Two new studies underline the health risks of snoring
Whatever your age, or your current state of health, the warning that is given to you loud and clear by heavy snoring cannot and should not be overlooked.
Check-up time during pregnancy – and later in life for diabetes
Half of pregnant women who have hypertension and snore have OSA
New research shows that1 in 2 hypertensive pregnant women who habitually snore may have unrecognized obstructive sleep apnoea, a sleeping disorder that can reduce blood oxygen levels during the night and that has been linked to serious health conditions.
Habitual snoring, which is where snoring happens three or more nights a week, is the hallmark symptom of obstructive sleep apnoea (OSA), which has been shown to increase in frequency during pregnancy. And affect up to one-third of women by the third trimester
In addition, one in four hypertensive pregnant women who don’t snore also unknowingly suffer from the same sleeping disorder, according to the study that appears in the British Journal of Obstetrics and Gynaecology.
“Our findings show that a substantial proportion of hypertensive pregnant women have obstructive sleep apnea and that habitual snoring may be one of the most telling signs to identify this risk early in order to improve health outcomes. Prompt recognition, evaluation, and management can only improve health benefits for both mothers and babies.”
Sleep apnoea linked to diabetes in largest ever study
This was a long-term study of over 8,000 adults from 1994 right up to 2111 and the findings were published online ahead of publication in the American Thoracic Society’s American Journal of Respiratory and Critical Care Medicine. Patients with OSA were tracked for diabetes throughout this period and the results were conclusive. Previous studies have been on a smaller scale and also for shorter periods so this new study now leaves no doubt of the OSA-Diabetes relationship.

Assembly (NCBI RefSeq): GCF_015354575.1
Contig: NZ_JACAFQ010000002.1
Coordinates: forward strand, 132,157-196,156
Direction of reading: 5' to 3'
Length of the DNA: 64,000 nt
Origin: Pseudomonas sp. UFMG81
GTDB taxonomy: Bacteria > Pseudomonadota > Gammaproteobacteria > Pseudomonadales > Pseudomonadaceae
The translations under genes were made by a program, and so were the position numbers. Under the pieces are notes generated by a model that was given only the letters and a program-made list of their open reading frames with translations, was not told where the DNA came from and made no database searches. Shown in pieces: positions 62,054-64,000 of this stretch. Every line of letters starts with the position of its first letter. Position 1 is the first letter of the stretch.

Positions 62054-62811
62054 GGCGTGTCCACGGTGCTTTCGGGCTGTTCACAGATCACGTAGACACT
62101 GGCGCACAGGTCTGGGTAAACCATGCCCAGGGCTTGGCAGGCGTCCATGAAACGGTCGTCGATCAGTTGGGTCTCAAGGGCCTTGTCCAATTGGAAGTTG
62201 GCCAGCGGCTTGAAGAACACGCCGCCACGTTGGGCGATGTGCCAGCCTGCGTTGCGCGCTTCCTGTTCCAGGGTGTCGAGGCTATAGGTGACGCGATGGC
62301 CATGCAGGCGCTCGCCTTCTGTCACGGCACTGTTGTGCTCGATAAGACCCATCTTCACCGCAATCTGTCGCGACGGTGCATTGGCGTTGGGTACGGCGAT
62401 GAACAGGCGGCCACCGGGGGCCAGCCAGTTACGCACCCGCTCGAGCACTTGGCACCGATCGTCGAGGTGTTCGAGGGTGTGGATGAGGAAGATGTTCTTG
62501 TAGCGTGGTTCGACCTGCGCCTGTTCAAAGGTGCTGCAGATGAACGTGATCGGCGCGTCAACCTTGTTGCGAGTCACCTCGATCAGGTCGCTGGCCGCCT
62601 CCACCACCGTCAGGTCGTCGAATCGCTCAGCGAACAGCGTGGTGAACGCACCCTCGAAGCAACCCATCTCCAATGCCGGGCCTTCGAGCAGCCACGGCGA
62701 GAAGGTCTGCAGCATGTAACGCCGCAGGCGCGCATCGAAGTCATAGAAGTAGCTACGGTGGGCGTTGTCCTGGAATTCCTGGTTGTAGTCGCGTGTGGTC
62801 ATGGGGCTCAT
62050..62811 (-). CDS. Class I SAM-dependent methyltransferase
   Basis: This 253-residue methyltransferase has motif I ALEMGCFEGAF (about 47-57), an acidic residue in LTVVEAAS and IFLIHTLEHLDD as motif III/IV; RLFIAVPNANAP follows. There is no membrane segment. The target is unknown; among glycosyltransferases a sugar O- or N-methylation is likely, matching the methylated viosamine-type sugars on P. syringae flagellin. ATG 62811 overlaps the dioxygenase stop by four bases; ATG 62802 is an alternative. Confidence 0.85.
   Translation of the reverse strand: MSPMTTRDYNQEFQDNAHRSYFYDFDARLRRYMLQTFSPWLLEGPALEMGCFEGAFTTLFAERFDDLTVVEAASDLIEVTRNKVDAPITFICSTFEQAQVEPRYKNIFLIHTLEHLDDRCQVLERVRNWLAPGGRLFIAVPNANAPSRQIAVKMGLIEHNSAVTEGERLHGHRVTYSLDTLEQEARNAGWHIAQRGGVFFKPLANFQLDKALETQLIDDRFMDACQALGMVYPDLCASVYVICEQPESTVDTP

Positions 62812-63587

Patients were classified into groups of differing OSA severity according to how many pauses in breathing, or apnoeas, they suffered per hour of their sleep:
5 or less Non-sufferers of OSA Control Group
5 to 15 Mild sufferers of OSA Risk of diabetes 23% higher
15-30 Moderate sufferers of OSA Risk of diabetes 23% higher
30 plus Severe sufferers of OSA Risk of diabetes 30% higher
The main results showed almost 12% of all patients who snored heavily and most likely had OSA developed diabetes. Those sufferers who fell into the Mild or Moderate Groups had a 23% higher risk of developing diabetes than Non-sufferers, whilst those in the Severe group had a risk that was as much as 30% higher.
The following statement was made to sum up the findings:
“After adjusting for other potential causes, we were able to demonstrate a significant association between OSA severity and the risk of developing diabetes, Our findings that prolonged oxygen desaturation, shorter sleep time and higher heart rate were associated with diabetes are consistent with the mechanisms thought to underlie the relationship between OSA and diabetes.”
“These findings may allow for early preventative interventions in these patients.”
If you snore heavily, and gasp for breath, with the consequence of disturbed sleep, you should take immediate steps to correct your breathing pattern, and this will prove highly beneficial to your future health. The solution may be as simple as wearing a simple oral appliance.